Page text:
Skip to Content, Navigation, or Footer.
The Tufts Daily
Where you read it first | Tuesday, May 28, 2024

The Microblog | For a change of pace, professors discuss the way they want their students to study

With midterm season upon us, students across campus are feverishly reading textbooks, some for the first time this semester. While some will swear by the near silence of the library, others will passionately defend their choice to study with the sounds of Blink-182 and Jay-Z blasting in the background.

While the debate about how, where and how long to study could rage on forever with no conclusion, in some ways, the best people to talk to are the very professors whose assignments are at the root of academic marathons.

Most answers confirmed students' suspicions. For one, cramming the night before an exam — probably not such a good idea. Preparing for class on a regular basis by keeping up with readings and practice problems is likely most effective.

There were also some rather unconventional responses that might bring a cheer to students' overworked mentalities: "Sleep," Sociology Professor Paul Joseph said. "If you sleep then you're relaxed and more alert. So what I say is to simply get enough sleep."

So to contribute to the great studying debate, the following is a collection of professors' pointers.

"Taking notes in class is important. Students should also review the chapter in the textbook and do the problems in the book and study guide. It is also important to read a good newspaper on a regular basis. I would expect students to spend about four hours on my class a week … The library is a good place to study."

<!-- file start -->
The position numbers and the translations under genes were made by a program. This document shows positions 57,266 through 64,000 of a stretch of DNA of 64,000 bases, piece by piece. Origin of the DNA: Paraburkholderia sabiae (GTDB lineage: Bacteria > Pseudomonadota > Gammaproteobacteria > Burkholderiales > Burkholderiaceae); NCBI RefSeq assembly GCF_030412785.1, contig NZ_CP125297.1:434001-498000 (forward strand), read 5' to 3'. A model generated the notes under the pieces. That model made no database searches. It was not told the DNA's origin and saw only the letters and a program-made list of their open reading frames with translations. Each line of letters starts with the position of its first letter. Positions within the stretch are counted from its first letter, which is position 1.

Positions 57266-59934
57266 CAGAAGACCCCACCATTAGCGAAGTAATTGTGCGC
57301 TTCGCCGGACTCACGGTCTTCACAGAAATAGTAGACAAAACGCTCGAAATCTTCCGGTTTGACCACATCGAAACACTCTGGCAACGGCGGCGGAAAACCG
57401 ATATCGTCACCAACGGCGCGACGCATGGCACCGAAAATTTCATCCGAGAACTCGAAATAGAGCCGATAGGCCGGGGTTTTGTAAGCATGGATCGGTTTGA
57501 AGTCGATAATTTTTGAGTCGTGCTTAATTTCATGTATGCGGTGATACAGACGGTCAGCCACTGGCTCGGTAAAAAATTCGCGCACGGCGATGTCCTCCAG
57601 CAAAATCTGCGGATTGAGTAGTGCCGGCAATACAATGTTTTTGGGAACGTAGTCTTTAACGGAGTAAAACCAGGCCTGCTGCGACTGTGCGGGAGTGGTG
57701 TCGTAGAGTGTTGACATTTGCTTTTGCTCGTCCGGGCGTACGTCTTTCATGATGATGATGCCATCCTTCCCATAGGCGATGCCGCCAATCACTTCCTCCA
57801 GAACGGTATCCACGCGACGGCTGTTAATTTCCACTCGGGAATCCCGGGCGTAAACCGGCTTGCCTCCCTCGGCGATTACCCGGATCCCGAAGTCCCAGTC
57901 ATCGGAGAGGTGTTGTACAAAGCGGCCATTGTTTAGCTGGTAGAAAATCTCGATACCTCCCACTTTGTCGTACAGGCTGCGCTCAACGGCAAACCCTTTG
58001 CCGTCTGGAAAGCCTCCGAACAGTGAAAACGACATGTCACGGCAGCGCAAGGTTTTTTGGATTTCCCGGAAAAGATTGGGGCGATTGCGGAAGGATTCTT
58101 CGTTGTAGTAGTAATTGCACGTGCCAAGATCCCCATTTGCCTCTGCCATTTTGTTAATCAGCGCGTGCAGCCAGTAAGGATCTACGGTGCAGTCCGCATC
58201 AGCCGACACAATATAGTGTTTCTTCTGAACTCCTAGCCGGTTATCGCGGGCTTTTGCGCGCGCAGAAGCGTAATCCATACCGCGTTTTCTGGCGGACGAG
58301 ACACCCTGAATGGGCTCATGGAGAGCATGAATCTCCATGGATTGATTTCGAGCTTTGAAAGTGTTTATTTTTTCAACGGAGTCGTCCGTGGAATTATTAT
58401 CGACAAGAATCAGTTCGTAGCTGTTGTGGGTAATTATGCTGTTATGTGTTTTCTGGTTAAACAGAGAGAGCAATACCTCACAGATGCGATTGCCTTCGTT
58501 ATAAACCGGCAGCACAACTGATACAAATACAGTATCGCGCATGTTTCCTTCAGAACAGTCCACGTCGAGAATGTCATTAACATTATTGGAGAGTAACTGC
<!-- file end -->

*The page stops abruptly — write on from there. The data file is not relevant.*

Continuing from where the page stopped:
—Siddiq Abdullah, lecturer in economics

"I think it really depends on the style of the person. For some people I know, it's really helpful to work in groups, but some people really need quiet space and alone time, so it's about figuring out what works for the individual. I don't really have one strategy I would mandate for everyone [but] I guess students should spend about 4 to 5 hours preparing for class each week."
—Amy Finnegan, lecturer in political science

"As psychologists, we recommend distributive practice as opposed to massed practice — or what students know most commonly as ‘cramming.' Distributive practice means that you study in several different sessions distributed over time … How you are going to be tested for the material is how you want to learn the material — in a quiet, well-lit room, sitting up at a desk."
—Haline Schendan, assistant professor of psychology

"I think that the best way is to have courses with a lot of discussion and group projects. I think that it's enriching to read collectively, and active discussion is probably the best way to learn. Outside the classroom, I think that they should probably have an hour's preparation per hour of classroom. Certainly don't study in the dorms; those are places that are very noisy and it is impossible for students to study."
—Ina Baghdiantz-McCabe, professor of history

"I think they should keep up with the work: that's absolutely the first critical issue. They should come into class ready to learn by knowing the facts. Then we can talk about the deeper concepts when we're in class. When you're studying, we like to see you not just learn material but own it [in] a way that lets you use it innovatively. I think group work is terrific, particularly in large lecture classes."
—Juliet A. Fuhrman, associate professor of biology

"Sleep. If you sleep then you're relaxed and you're alert. So what I say is to simply get enough sleep. In my field I encourage my students to take an active stance toward the reading. The reading I would say takes about 10 hours a week. I like the library; I like sitting down, not lying down. Quiet or easy music, no visual stimuli. Television and studying I don't think works."
—Paul Joesph, professor of sociology